Why do I have the feeling that discussing Women's Initiatives in law firms will only get me into trouble?
A recent report by the National Association of Women Lawyers finds that 97% of large law firms have women's initiatives, but that they often lack the funding and goals to make a difference. I read the entire 34-page report, and came to a few conclusions. First, nothing surprised me about the results. Second, most of the concerns correlate to one another. Yes, there are less equity partners, thus yes, women don't end up with as much rainmaking credit; thus yes, women don't end up in positions of firm-wide leadership (since they are not equity partners and not originating business); and yes, women don't receive the same compensation since they are not originating as much business. In the end, it all comes back to the ability to generate business.
What the report fails to do is offer any real solutions to the stated problems. I've worked with many similar initiatives over the last 10+ years and found mixed results. For the most part, it is not for a lack of funding. Law firms finance these efforts, and finance related activities. Surprisingly (that is my mocking voice), putting a firm logo or advertisement in a dinner program or similar magazine supplement does not make things better. Providing "workshops" on rainmaking by people that are not actually female lawyer rainmakers in real life don't help either (if you are going to be effective, then you need to provide women partners from your own law firm). And, finally, providing spa services and high teas (yes, these are done) does not lead a female associate into the partnership and leadership ranks of a law firm.
In highlighting "networking", the question is whether largely internal, female-isolated events really do anything to correct the problems of partnership, origination and compensation. Isn't your best bet to expose attorneys of any gender to the most successful rainmakers (of any gender) within your firms? Many of the networking events are subliminal (or not) recruiting and retention vehicles for women attorneys. With more and more corporate counsel expecting (and demanding) a more diverse mix, law firm leadership often sweat the lack of representation from the non-male core. Simply not having female partners can lead to lost business--and at the end of the day revenue is revenue, regardless of who specifically is bringing it in.
I've found it imperative that a women's initiative be led by example--by a female attorney that has successfully navigated the minefield to partnership at your law firm. Rather than run around and attend "women's" programming, attend practice-specific and leadership conferences that are not necessarily about gender. The greatest benefit of affinity groups--and I could say the same thing about groups directed toward race, religion, charitable or civic commonality--is that we are more likely to send business to similarly situated colleagues--thus the value there is in networking that would ideally lead to actual origination.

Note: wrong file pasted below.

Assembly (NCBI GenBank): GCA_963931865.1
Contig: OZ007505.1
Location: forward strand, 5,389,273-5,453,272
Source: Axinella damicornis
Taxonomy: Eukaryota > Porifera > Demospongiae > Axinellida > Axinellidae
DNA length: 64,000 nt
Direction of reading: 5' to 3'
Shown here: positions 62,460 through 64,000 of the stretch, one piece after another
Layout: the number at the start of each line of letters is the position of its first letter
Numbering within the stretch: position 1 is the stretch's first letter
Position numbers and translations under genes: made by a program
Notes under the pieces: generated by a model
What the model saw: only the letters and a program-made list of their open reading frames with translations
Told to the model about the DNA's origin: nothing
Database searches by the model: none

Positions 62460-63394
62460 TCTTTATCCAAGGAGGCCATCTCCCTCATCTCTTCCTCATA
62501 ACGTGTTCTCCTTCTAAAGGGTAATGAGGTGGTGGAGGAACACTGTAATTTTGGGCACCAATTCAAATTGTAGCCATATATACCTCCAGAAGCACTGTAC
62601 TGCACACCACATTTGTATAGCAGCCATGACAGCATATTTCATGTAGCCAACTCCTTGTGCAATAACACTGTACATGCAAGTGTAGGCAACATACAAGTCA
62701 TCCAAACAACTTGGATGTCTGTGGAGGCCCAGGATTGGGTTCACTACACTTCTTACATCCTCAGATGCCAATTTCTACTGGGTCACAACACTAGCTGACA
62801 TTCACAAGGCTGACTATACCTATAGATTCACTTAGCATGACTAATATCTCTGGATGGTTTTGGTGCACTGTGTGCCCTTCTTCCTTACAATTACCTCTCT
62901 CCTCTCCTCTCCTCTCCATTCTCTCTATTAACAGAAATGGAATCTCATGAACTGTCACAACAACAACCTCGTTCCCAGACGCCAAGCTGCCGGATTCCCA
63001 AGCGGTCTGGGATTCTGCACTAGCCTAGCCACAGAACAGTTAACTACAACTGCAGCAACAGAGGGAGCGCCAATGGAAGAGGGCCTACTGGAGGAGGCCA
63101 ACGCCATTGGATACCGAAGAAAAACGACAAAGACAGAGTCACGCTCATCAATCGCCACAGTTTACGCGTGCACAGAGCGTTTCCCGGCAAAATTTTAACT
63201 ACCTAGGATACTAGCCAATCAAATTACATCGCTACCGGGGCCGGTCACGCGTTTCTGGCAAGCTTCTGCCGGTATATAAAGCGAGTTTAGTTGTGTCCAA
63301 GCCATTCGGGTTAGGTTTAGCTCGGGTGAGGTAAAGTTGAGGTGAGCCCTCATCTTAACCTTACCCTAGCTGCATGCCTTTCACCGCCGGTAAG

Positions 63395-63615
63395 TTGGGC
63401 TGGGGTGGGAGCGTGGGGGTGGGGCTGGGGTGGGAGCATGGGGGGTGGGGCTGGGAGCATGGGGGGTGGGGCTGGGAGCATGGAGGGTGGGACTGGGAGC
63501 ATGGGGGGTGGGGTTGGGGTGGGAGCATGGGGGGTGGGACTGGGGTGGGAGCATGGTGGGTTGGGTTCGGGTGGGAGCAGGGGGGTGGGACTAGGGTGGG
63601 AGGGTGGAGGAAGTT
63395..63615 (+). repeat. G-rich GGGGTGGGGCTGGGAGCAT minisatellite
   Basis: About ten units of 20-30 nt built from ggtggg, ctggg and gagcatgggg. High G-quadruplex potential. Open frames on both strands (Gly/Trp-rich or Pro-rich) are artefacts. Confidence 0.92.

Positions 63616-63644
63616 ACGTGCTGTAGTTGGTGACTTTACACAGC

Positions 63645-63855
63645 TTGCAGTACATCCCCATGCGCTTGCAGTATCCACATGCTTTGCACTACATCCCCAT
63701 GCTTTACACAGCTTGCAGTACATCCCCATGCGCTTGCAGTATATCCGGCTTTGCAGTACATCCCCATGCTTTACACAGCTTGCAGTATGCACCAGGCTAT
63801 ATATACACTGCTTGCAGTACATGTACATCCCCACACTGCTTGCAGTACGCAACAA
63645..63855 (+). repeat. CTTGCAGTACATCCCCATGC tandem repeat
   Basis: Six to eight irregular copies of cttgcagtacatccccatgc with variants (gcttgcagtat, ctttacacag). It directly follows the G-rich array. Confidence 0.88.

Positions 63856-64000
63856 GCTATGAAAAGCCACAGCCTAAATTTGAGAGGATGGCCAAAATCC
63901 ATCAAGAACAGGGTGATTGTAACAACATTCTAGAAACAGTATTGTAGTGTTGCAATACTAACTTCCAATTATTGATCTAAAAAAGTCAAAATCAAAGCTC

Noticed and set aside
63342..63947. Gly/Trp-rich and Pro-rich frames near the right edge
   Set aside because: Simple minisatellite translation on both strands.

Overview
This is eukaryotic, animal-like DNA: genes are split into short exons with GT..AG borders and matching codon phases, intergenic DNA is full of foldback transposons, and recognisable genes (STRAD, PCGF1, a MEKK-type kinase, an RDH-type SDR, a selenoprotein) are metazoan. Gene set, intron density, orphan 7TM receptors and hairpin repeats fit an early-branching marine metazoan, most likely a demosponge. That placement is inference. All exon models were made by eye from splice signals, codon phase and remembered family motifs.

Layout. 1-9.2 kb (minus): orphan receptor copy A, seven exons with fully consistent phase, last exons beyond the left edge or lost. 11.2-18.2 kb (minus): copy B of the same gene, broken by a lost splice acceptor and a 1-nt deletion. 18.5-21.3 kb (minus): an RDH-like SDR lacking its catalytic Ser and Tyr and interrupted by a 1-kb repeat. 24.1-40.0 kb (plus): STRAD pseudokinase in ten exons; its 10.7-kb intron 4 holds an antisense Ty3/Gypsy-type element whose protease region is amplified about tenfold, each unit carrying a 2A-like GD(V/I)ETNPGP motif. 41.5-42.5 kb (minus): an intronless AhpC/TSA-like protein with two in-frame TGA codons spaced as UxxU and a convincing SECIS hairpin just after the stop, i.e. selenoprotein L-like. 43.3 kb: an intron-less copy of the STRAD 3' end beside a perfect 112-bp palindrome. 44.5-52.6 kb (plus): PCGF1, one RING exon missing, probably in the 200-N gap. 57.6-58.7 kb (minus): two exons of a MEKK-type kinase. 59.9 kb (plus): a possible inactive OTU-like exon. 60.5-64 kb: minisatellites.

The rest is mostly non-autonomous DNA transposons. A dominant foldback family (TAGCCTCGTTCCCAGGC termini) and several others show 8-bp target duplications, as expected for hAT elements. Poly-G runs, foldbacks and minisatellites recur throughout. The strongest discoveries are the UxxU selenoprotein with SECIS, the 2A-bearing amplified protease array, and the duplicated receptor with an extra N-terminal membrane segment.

Where my views and ideas tail off is when the conversation really shifts from sexism and bias to work-life balance and parenthood. Many of the post-report articles morphed into discussions about quality of life, and in some cases, pointed to the publicized departure memo from a Clifford Chance associate. I read the memo, and to be honest with you, gave out a quiet "boo hoo." She briefly references her husband as a do-nothing helper. I have no idea who he is or what he does, but I can tell you that if he does not contribute his fair share to child-rearing, they can go see a therapist. That is not a big law issue, it is a marital one. There is a tradeoff to the money you earn at Big Law. In working with young associates, I'll often remind them that they are not earning $200k for nothing. And there are family decisions to be made by the "corporation" of two partners (if I sympathize with anyone on these issues, it is one parent households). You can maximize revenue at the expense of day-to-day happiness; hire help at the expense of raising your own kids; and have a household with two inflexible jobs that leads to constant stress. I live in a two professional household with two little ones (4 and 8), and we weigh the pros and cons of each of these things in all of our decision-making. I know that in the last week, I missed one day taking care of one sick kid and my wife missed one day taking care of the other.
If your firm is serious about narrowing the gender gap, then you need to get more serious as to process, procedure and where the money is spent versus being able to say that you support it and fund it. There is support and then there is support. Some of the most effective law firm management committee partners I interact with are female. For the most part, they are not thought of as "representing the female constituent" but are in those positions of power because they have been successful lawyers. Building initiatives that can lead to the desired end result would be a welcome change.